Learning the Lessons of History Through Service: A Conversation with James B. Boles
By Ashley Peterson-DeLuca, American Red Cross Volunteer
“The Red Cross is the best of us. Each person who I have met there is remarkable,” said James B. Boles, a member of the Board of Directors for the Red Cross of
the Omaha-Council Bluffs Metro Area. “Every aspect of what they do is positive. It is something that you can say, ‘I can get behind.’”
He’s not afraid to have tough conversations about diversity, equity and inclusion at the Red Cross. As part of Black History Month, when asked which historical figures inspired him, he chose Malcolm X.
Boles learned of Malcolm X’s full story after winning The Autobiography of Malcolm X by Alex Haley as a prize in a student writing contest.
“There is a lot about his story that is challenging, but there is a lot of it that is very inspiring,” he said . “Focusing only on the flaws ignores many lessons.”
Boles, who leads a team of lawyers and specializes in regulatory issues for the railroad giant Union Pacific, is used to picking apart complicated stories.
Malcolm X is an Omaha native, where Boles calls home, but it’s the trajectory of his life that stuck with James.
“I grew up in the projects,” Boles said. “We were economically challenged. I saw this gentleman who goes from pretty terrible beginnings—he was a criminal and he went to jail—and discovers his religion and becomes a different person. Over time he becomes a better person. Then near the end of his life, he becomes the sort of person who everyone might admire.”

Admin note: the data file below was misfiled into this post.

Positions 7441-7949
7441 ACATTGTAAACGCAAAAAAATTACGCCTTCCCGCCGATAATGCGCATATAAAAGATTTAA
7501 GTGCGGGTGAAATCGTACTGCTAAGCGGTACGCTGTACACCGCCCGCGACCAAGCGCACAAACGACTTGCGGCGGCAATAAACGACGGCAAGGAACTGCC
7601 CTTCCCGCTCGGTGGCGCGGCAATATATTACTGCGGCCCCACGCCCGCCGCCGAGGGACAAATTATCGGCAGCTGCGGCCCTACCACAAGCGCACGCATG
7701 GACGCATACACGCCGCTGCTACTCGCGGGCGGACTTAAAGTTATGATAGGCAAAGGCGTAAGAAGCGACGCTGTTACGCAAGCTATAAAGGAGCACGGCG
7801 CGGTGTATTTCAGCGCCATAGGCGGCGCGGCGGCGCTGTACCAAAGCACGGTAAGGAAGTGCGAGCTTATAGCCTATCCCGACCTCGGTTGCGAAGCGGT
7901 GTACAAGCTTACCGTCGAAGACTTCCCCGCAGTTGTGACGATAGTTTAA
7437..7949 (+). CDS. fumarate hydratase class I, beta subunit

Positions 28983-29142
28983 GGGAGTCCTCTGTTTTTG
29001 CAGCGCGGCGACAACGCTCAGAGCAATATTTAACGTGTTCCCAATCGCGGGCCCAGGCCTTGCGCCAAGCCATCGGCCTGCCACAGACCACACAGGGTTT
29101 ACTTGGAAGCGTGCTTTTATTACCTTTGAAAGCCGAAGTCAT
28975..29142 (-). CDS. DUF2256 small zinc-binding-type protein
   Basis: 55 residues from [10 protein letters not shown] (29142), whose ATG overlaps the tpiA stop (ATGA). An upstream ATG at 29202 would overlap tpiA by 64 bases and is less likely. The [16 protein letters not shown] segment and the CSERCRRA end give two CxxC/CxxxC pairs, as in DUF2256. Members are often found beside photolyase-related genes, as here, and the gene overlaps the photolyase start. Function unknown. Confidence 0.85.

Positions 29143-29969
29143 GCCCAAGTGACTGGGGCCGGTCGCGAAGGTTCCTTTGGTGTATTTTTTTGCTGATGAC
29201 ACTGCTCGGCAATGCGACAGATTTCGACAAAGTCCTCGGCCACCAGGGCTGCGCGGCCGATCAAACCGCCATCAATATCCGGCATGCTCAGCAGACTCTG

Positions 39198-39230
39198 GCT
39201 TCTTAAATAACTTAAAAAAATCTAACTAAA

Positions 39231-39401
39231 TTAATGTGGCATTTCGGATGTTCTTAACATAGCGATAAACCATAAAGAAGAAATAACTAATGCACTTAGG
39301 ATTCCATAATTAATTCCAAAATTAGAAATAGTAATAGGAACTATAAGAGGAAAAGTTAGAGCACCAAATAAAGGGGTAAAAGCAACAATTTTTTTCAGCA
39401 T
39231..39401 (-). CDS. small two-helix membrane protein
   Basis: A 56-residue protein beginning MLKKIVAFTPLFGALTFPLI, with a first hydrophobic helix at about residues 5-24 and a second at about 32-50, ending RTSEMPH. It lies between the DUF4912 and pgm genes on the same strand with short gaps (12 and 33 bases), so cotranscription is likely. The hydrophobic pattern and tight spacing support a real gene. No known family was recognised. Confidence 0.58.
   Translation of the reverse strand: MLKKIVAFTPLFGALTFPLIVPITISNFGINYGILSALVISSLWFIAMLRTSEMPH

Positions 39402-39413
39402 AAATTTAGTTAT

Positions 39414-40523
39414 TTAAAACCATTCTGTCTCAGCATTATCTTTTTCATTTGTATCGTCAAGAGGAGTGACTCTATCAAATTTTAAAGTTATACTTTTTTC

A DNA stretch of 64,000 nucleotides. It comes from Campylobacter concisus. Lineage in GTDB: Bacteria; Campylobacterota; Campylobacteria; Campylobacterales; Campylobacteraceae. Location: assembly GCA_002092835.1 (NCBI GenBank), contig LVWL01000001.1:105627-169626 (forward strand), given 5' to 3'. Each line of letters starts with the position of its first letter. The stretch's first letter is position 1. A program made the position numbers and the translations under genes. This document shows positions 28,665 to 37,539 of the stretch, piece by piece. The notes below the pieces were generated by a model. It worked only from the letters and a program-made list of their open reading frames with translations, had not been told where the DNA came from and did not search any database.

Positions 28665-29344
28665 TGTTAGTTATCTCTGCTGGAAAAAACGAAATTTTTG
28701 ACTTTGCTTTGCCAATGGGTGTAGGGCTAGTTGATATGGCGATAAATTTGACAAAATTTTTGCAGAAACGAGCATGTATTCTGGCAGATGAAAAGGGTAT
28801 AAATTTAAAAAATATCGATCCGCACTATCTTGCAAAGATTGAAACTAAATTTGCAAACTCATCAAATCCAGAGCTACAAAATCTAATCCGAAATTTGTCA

This had a profound impact on young James. He said, “There was something about his arc that told me I could do more and that I could get out of my circumstances.”
As an adult, he takes away a lesson that Malcolm X learned the hard way.
“He was angry, and he did some harm<,” Boles said “But near the end of his life, when he took the Muslim pilgrimage to Mecca, the hajj, he saw all different kinds of people together. He was struck by how he focused on the wrong things. In his quest for racial justice and racial equity, he had miscalculated his understanding of people.”
He adds, “I think hard about my own flaws, what they mean and how I can do better.”
One of the ways he tries to do better is to serve, but service can mean even more if you are part of a community that has faced hundreds of years of systemic racism and violence.
“One of the best ways to respond to trauma is to give back in a way that is positive. It is not just about the police officer who put his knee on the neck of George Floyd. We can’t go through life feeling that is our entire social existence,” Boles said. “Giving back is a way for us to understand that there are other things out there that are positive and affirming.”
In his free time Boles volunteers—he’s a mentor for Junior high school students—as well as is a reader, baker and trombonist.
He recognizes that he has power in his leadership role at the Red Cross to build trust with historically marginalized communities.
“When trust comes, good things happen,” he said. “One of the ways that you can reach a level of trust with the African-American community, who have a negative history with the medical establishment, is for them to see faces in the Red Cross who look like them. You can more easily believe that it is a positive force. That way you can break through the barriers that have been erected in response to trauma.”
Keep the learning going
Learning about race, our linked history, and our shared future should take place throughout the whole year. The easiest way to start is the same way James inspired—reading. Boles recommends this reading list of inspirational Black authors:
The Autobiography of Malcolm X by Alex Haley and Malcolm X
Invisible Man by Ralph Ellison
Kindred by Octavia Butler
The Comet by W.E.B. Du Bois